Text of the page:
The Patent Office has been inundated with information and opinions submitted during the consultation period of the European Commission (EC) directive on software patenting, which closes today.
A source close to the situation says the UK Patent Office is furious with the Commission for imposing such a strict deadline. It is understood that the Patent Office will not be in a position to produce complete results until the middle of January.
Delegates will meet next Thursday to discuss the results. However, the Patent Office has an enormous collection of responses to wade through and will only be in a position to present a "general feel" of its findings when it has processed all correspondence.
According to Simon Stokes, a partner at Tarlo Lyons legal firm, the situation is confusing. He explained organisations can patent software in Europe, but it must have a 'technical effect' - an improvement on a technical level rather than the automation of a business process.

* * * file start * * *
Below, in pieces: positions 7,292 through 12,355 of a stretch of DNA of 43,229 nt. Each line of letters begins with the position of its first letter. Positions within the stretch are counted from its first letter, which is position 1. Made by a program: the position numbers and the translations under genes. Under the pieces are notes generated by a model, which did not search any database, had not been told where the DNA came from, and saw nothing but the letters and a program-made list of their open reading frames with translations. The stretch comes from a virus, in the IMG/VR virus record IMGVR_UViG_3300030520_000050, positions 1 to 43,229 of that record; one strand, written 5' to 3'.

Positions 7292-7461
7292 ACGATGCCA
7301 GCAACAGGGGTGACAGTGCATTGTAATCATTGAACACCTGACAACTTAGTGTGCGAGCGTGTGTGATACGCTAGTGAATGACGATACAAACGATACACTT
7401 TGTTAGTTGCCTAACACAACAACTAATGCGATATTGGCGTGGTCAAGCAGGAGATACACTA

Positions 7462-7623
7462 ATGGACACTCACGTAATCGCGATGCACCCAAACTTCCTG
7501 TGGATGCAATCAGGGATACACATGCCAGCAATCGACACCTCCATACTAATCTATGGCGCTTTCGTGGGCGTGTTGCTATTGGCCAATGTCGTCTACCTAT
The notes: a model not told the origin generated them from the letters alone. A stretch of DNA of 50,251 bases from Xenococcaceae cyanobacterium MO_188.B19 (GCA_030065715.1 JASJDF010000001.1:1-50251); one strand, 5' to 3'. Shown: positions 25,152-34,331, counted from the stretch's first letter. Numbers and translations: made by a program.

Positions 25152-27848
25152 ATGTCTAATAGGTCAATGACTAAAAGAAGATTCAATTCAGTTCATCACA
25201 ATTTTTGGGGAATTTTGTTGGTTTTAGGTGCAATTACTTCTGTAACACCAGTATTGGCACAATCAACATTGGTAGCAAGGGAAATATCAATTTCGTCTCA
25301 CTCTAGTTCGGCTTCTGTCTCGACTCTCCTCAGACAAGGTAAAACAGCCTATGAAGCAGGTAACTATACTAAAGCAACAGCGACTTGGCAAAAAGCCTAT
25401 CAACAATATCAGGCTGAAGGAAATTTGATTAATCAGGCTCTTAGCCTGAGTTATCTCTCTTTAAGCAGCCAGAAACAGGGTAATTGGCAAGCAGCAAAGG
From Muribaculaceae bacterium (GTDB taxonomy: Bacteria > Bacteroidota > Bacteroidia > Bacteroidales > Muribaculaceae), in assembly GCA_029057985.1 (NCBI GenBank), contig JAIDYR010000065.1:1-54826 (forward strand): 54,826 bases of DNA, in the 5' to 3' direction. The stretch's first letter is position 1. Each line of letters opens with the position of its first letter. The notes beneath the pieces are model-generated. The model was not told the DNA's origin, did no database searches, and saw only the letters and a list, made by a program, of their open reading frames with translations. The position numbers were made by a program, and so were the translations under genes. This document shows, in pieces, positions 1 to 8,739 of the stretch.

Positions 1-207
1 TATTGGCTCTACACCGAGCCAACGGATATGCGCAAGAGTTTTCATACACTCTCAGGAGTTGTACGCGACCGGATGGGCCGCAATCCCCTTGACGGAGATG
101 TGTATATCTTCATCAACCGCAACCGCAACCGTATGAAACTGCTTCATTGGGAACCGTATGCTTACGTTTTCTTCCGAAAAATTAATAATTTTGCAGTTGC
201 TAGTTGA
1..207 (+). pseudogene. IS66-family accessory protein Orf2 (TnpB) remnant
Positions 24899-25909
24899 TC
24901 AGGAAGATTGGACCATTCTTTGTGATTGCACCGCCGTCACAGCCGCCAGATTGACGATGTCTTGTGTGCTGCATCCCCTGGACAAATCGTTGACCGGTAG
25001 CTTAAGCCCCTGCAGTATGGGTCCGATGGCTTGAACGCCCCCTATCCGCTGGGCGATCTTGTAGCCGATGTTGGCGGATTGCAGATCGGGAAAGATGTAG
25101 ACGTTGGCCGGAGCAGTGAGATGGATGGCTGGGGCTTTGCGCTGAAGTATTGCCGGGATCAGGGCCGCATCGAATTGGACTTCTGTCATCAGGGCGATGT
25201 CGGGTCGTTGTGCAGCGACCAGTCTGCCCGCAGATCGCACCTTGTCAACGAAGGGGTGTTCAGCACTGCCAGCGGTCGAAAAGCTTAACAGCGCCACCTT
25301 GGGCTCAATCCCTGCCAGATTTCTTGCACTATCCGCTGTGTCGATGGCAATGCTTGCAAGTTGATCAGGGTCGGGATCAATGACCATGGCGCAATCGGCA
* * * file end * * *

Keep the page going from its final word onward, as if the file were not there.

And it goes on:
In a desperate drive to bring clarity to the situation as quickly as possible, the EC has only allowed for what one legal expert describes as "little consultation".
Stokes said: "For such a change we should have a decent consultation period."
The consultation period only started at the beginning of November.
Eva Pascoe, MD at Zoom.co.uk, said: "The trouble is that with the dot-com fall-out everyone is busy firefighting, that's why they haven't been able to respond to the consultation.
"However, they should be concerned - it is a massive risk to them - but with everything else going on not everyone gets it."
Justin Watts of ebusiness legal firm Bristows, said: "It is a rush - which is probably not brilliant - but if it is not rushed through, the EC risks not having the proposals considered before the number of countries in the European Patent Convention grows significantly in 2002. At this point, obtaining the unanimity required for making these changes will become much harder."